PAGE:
Then there is the frustration he [James Beattie] still feels over ‘a year in the wilderness’ and the sudden exit that followed an all-too-brief exchange with manager David Moyes.
It occurred in the lobby of the Manhattan Beach Hotel in Los Angeles during Everton’s pre-season tour of America in 2007.
Beattie recalls: ‘He said he thought it was about time I moved on. I told him I wasn’t going anywhere. He said, “We’ll see”, and that was it. It was a big blow but it’s all about how you come back, isn’t it?’
Beattie’s friends believe Moyes began to have doubts about his record £6million signing as early as the striker’s fifth League game for the club when he was shown the only red card of his career — and served his only suspension — for butting the then Chelsea defender William Gallas.
Could they be right?
‘Probably,’ says Beattie, ruefully. ‘I just think it started a snowball effect in his head. I really did question myself when I left but, with what’s happened since, I know it wasn’t me. I’ve sorted it out in my own head that it wasn’t my fault.’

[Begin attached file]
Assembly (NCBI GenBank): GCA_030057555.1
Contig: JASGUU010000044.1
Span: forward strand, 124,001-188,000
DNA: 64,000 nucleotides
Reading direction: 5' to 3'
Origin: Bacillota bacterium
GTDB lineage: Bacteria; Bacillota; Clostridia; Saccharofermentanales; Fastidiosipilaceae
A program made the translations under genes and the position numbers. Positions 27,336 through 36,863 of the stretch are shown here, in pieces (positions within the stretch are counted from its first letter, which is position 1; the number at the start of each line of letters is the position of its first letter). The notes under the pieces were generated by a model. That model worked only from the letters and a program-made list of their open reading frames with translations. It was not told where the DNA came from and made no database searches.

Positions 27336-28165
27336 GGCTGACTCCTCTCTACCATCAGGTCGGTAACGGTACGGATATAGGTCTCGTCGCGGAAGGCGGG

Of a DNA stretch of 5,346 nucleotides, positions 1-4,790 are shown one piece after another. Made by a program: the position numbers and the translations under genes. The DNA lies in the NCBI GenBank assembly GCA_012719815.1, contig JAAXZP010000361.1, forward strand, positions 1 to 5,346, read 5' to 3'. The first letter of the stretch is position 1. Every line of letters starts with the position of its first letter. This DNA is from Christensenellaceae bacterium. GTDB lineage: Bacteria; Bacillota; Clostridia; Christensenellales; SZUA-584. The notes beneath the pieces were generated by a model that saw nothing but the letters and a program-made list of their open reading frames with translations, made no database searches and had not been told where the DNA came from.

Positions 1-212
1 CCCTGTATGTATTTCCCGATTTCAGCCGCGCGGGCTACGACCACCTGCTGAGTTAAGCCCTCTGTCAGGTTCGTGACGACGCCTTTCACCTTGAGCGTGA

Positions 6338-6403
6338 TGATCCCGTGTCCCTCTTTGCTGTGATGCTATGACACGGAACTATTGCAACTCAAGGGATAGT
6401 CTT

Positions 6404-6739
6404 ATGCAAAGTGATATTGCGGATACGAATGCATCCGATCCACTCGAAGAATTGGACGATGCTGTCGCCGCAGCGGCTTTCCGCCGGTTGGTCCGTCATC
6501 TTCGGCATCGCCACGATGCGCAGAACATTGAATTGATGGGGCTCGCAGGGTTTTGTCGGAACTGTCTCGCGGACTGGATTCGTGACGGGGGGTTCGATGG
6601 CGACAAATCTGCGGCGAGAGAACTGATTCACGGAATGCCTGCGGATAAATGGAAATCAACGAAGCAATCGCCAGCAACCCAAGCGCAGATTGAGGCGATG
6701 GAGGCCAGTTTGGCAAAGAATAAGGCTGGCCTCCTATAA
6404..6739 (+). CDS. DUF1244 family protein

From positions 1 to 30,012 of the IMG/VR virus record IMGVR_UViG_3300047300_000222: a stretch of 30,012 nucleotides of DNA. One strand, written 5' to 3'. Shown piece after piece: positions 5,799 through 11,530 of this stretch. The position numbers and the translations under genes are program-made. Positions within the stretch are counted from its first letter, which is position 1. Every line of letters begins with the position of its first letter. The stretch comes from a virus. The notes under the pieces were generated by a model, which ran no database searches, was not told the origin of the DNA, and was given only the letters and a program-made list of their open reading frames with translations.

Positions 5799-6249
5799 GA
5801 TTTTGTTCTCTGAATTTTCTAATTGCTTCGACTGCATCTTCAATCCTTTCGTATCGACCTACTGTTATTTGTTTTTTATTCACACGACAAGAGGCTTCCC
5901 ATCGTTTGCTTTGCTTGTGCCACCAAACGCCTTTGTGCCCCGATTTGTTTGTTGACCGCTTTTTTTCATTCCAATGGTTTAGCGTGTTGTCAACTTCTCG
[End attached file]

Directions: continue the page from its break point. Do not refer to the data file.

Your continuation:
He was Everton’s top scorer in his first full season before Moyes broke the club’s transfer record again, paying £8.6m to sign Andy Johnson as the spearhead for his favoured 4-5-1 formation and banishing Beattie to the bench.
He dropped down to the Championship where he continued to score regularly for Sheffield United and returns to Goodison
for the first time today with five goals in seven games as a Stoke player — and no regrets.
‘Leaving was hard to take but I’ll say this: there has never been a second that I didn’t think I was a Premier League
footballer,’ insists Beattie, 31.
‘For the first 18 months I absolutely loved it at Everton. I made some really good friends who I’m still in touch with now, not just the players but people around the club and I still speak to Bill Kenwright on a regular basis.
‘We’ve got quite a special relationship. I phone him for advice or just to see how he’s doing. I think he’s a top guy and he wanted me to be the next superstar at Everton,
even though it didn’t quite work out.
‘I was forced into a bit of a corner and I had a decision to make. Someone of the stature of Bryan Robson coming round to my house, talking to me as a person, treating me with respect and saying he wanted me to play for Sheffield United was nice to hear having spent 12 months in the wilderness.
‘I didn’t really want to go. I wanted to stay and prove myself like I’ve done several times in my career. It was a massive decision and I spoke to a lot of people in football. I’ve since had the same people congratulate me on the way I’ve come back because a lot of players drop out of the top flight and you never see them again.’